Before Thundercat took the stage, it was local musician V. Vecker who opened — armed with a synthesizer, loop pedal, and alto saxophone. The soundscapes he created were layered and quite drowsy, proving to be an odd choice given the headliner's funky tendencies. Still, Vecker's experimental jazz allowed the audience to experience another side of the genre mix that Thundercat draws from.
Stephen Bruner and his bandmates entered the stage to immediate applause, Bruner wearing all black — including a cape, which he quickly discarded. He burped into the mic to greet the audience, and then the band was off. Diving into new songs off of Drunk including singles "Bus in these Streets" and "Friend Zone," the band were a well-oiled machine, with Thundercat's taut bass lines at its helm. Drummer Justin Brown is an incredible soloist who intuitively knows how and when to build rhythms up and strip them back. Keyboardist Dennis Hamm played with subtlety and grace, locking down bass lines when Thundercat ran scales during his solos.
The band explored a choice selection of Thundercat's catalogue, including "Heartbreaks + Setbacks," and "Lotus and the Jondy" from Apocalypse, "Daylight" from The Golden Age of Apocalypse, "Lone Wolf and Cub" from The Beyond / Where the Giants Roam EP. The set was a mix of dance-oriented numbers, gentler songs that focused on Thundercat's soaring vocals and bass playing, and virtuosic solos. As frantic and jaw dropping as the marathon solos were, it was tender moments such as during "Lone Wolf and Cub" where concertgoers experienced the magic intimacy that Thundercat's playing can communicate.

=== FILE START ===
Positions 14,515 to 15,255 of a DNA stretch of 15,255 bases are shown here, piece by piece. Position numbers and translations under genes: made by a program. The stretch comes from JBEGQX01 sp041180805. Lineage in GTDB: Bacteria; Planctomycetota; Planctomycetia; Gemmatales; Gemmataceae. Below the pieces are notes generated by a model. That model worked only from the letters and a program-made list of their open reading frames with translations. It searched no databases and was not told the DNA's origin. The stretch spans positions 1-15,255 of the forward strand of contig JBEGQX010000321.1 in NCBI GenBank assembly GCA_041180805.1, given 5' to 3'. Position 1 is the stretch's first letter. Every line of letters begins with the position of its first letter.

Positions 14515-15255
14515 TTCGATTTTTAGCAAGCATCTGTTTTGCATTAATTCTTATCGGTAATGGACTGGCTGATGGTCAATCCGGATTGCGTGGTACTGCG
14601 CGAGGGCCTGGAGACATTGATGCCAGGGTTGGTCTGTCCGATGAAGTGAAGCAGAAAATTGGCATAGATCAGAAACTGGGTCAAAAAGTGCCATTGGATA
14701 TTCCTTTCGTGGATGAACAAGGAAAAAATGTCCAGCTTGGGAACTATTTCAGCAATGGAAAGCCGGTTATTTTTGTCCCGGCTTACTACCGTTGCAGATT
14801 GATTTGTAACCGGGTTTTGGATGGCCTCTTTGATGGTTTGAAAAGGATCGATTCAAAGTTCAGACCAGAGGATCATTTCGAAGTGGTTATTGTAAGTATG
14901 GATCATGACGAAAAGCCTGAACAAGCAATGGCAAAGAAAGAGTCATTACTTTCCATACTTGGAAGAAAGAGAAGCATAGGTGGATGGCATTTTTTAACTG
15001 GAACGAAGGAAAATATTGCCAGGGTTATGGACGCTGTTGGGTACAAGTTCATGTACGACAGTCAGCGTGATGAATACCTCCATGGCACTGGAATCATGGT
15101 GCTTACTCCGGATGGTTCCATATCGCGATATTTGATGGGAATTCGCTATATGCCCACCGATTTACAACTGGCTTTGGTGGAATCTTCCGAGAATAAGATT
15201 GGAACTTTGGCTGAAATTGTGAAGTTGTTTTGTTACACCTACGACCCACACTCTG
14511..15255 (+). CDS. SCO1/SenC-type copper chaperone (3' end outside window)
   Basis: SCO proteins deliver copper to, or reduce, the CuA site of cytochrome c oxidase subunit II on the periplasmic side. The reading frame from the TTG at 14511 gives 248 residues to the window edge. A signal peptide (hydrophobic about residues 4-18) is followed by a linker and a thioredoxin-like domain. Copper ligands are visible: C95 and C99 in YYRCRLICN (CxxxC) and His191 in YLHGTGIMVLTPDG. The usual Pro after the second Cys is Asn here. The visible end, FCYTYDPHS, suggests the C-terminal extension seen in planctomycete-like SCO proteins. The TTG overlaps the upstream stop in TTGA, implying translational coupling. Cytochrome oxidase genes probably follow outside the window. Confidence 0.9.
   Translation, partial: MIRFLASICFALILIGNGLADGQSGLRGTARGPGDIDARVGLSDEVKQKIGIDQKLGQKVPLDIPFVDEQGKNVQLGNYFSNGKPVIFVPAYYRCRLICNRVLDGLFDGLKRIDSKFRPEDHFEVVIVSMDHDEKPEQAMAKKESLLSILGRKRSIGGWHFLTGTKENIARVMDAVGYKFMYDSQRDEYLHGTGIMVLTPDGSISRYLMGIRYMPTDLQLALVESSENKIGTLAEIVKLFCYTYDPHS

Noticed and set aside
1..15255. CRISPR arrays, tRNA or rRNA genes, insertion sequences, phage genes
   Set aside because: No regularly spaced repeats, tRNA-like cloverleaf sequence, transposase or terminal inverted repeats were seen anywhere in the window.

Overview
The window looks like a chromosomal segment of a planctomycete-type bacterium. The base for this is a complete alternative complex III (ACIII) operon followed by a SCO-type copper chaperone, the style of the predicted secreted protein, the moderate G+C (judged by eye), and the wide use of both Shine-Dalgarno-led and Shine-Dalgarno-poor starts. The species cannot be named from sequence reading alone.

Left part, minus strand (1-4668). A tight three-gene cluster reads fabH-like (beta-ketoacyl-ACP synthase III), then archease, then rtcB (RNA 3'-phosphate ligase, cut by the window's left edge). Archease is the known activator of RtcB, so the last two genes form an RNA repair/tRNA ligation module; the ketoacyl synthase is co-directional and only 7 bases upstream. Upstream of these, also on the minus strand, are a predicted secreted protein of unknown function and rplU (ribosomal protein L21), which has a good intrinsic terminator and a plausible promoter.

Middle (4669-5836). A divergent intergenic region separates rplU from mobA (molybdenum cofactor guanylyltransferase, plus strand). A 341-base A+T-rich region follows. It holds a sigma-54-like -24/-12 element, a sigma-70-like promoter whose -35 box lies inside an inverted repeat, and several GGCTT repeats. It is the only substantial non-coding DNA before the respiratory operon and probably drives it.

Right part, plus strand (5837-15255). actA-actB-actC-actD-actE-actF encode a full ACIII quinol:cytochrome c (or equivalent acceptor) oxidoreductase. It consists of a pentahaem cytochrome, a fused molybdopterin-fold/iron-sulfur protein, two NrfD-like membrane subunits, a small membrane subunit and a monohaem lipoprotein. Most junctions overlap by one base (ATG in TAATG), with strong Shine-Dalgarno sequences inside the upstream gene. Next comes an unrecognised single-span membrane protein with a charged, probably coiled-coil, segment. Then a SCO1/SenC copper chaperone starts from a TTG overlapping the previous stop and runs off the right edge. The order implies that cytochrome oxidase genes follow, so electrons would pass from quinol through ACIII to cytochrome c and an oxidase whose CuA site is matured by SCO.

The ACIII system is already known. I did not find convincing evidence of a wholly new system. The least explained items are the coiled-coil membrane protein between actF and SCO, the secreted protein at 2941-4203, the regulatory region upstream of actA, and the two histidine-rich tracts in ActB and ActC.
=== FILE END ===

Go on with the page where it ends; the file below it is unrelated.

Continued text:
The crowd went wild during "Them Changes," with its fat, earworm bass line; Thundercat grinned as the audience yelled the lyrics. This really was a show for every fan, Bruner dipping into excerpts from collaborations such as Kendrick Lamar's "These Walls," Flying Lotus's "MmmHmm," and the first verse of "Show You the Way," which features Kenny Loggins and Michael McDonald. His thanks was evident as the crowd continually roared for more. "Oh Sheit It's X" was a riot, Thundercat letting the audience sing vocals during the encore.
The playful energy of Thundercat and his band was both entertaining and key to their creation of such a dynamic and nuanced sound, one that combines soul, R&B, jazz, pop and an otherworldly quality to make a sound that is truly one of a kind. A deeply positive atmosphere enveloped the Rickshaw Theatre last night, where fans of Thundercat experienced an incredibly hardworking musician and his esteemed bandmates reaping the rewards of their craft.